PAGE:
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Our Blog: May 4, 2011

Work/Life Balance: The Guilt-Free Plan

I always assumed I’d be a stay-at-home mom. That is — until our first child was born. Although I loved being a mom, I missed my work — and we needed the paycheck. So, back to work I went.

We had an amazing caregiver arranged for the baby. But leaving her that first day was one of the hardest things I’ve ever had to do. I worried: Was I being selfish? Would the baby be OK? Was I making a mistake?

I looked up the research, and found that children placed in quality child care develop just fine. All things being equal, children of working parents turn out to be happy, healthy and well-adjusted. It’s the parents who are stressed-out, exhausted and feeling guilty about — well, everything.

It helped me to learn that kids don’t need perfection — just Good Enough. Once upon a time, I thought it was possible to be a Perfect Parent. One doctorate and four kids later, I’m here to tell you that Perfect Ain’t Possible — and it’s not good for your kids either. Once you’ve ditched the guilt, you can focus on creating a work/life balance that works for you.

My Top-10 Parenting Tips for Work/Life Balance:

  • Prioritize. Health, family, relationships and work come first. Cut out nonessential activities and chores.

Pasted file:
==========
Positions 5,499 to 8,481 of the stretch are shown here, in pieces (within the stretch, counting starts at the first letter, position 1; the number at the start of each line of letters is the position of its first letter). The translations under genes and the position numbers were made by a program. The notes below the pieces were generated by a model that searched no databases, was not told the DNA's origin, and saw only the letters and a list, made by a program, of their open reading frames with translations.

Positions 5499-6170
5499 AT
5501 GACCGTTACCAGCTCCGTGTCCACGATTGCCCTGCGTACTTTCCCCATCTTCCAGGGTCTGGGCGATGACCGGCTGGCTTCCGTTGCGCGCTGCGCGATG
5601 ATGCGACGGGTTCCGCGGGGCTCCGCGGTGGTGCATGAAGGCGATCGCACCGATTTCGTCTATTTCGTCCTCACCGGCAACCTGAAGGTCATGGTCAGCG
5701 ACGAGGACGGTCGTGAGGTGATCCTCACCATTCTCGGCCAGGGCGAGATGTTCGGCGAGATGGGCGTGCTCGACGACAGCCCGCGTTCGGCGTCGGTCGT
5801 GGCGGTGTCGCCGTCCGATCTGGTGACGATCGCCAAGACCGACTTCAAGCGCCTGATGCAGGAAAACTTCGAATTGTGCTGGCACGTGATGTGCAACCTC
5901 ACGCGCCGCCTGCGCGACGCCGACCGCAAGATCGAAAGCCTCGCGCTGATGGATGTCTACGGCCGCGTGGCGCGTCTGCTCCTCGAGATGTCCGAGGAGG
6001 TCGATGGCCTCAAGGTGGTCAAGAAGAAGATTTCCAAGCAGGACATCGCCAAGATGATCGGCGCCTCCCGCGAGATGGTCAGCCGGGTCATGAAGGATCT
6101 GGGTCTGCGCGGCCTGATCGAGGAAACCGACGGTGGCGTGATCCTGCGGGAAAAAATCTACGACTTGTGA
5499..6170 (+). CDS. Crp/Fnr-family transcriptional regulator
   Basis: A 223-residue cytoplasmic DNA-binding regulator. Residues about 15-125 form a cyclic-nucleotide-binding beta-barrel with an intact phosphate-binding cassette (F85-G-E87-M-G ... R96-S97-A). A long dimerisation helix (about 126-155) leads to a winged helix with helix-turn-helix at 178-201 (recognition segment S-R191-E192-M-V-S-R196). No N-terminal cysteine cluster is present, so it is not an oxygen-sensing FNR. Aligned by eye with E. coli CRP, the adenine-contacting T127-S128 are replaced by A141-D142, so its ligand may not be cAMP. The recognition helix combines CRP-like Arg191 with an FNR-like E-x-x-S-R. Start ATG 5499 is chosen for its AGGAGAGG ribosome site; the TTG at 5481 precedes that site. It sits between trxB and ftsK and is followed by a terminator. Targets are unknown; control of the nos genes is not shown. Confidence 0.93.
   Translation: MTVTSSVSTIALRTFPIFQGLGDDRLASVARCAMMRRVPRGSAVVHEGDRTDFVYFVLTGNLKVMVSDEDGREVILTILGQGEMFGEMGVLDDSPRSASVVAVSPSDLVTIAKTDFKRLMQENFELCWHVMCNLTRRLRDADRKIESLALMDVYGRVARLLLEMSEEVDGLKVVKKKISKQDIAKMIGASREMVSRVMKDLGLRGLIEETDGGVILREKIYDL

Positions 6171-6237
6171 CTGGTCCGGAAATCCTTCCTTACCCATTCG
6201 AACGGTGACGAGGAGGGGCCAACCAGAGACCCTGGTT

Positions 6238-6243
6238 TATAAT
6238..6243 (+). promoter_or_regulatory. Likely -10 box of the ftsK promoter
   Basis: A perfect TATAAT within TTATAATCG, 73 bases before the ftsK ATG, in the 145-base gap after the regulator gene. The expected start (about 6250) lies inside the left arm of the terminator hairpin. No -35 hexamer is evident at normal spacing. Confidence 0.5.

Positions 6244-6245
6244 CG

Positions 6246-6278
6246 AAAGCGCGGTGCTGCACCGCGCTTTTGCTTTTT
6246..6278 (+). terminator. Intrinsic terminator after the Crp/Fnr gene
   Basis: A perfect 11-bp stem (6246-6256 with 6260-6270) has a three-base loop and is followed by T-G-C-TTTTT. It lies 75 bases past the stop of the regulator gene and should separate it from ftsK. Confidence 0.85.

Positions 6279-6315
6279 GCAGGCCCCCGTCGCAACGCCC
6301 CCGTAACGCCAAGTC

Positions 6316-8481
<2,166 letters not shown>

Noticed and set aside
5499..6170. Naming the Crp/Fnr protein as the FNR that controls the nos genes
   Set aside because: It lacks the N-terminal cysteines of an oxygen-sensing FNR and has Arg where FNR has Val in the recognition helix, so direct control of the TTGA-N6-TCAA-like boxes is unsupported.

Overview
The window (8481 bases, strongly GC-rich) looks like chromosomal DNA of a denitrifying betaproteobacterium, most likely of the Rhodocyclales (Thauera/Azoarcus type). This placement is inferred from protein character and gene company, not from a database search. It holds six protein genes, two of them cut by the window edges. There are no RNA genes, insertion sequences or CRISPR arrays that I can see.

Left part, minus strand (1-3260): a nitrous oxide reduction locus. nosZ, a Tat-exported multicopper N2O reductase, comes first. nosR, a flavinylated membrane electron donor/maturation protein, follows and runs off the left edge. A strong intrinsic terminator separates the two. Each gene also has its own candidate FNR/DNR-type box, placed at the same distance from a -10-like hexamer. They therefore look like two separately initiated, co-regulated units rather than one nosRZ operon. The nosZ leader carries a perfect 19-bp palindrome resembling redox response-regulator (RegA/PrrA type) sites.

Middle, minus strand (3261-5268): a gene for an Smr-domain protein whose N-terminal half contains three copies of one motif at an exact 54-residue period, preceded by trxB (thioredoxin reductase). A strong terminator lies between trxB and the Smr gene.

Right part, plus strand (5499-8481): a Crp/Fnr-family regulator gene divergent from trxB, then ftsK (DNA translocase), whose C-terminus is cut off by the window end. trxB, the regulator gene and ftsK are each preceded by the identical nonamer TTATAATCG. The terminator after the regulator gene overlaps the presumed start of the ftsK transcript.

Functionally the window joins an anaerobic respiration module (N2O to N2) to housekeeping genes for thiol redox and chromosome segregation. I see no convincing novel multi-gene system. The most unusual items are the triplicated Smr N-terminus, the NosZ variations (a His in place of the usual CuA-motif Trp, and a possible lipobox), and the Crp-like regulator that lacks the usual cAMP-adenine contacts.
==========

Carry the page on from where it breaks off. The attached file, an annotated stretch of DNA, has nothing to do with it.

• BREATHE. Don’t let toddler meltdowns or grumpy bosses get the best of you. If you’re centered and happy, your kids (and maybe your boss) will be too.
  • Mommy and Daddy are #1. Kids need their parents to have a strong relationship. Make regular time for you as a couple.
  • Simplify. Do you really need to spend a month planning the “perfect” birthday party, when the kids will enjoy pizza and cake at the park just as much?
  • Find meaning. Make your efforts worthwhile. Rewarding work and “paying it forward” make the tough days easier.
  • “This too shall pass.” It’s extra-challenging to juggle work and kids when they’re little. Hang in there — it gets easier.
  • Get healthy. We’ve heard this before, but we all need to hear it again: Focus on healthy foods, exercise and getting enough sleep. You’ll feel better — I promise.
  • Plan and strategize. Prepare for your upcoming day, week and month. Use a single-digital calendar for all of the family’s appointments and events, with important work dates included.
  • “Bulk Up.” Buy in quantity. Cook and freeze. Buy birthday and holiday gifts on sale to stash.
  • Flextime at work. Dream up your ideal work arrangement, and make a proposal to your boss. Lots of companies reward valued employees with flextime and other family-friendly arrangements. But you’ve gotta ask — and show how it will be worth their while.

If you stay focused on the important stuff, your work/life balancing act will be a lot easier. No guilt required!

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A licensed child psychologist, Dr. Heather provides valuable, and always humorous, insights on our blog.

About the Author

Dr. Heather Wittenberg

Dr. Wittenberg is a psychologist specializing in the development of babies, toddlers, preschoolers — and parents. She offers no-hype, practical parenting advice on her blog BabyShrink — rooted in science, and road tested in her own home as the mother of four young children. She has helped thousands of parents over the years and knows that the most common problems with young children — sleep, feeding, potty training and behavior — can be the most difficult ones to solve.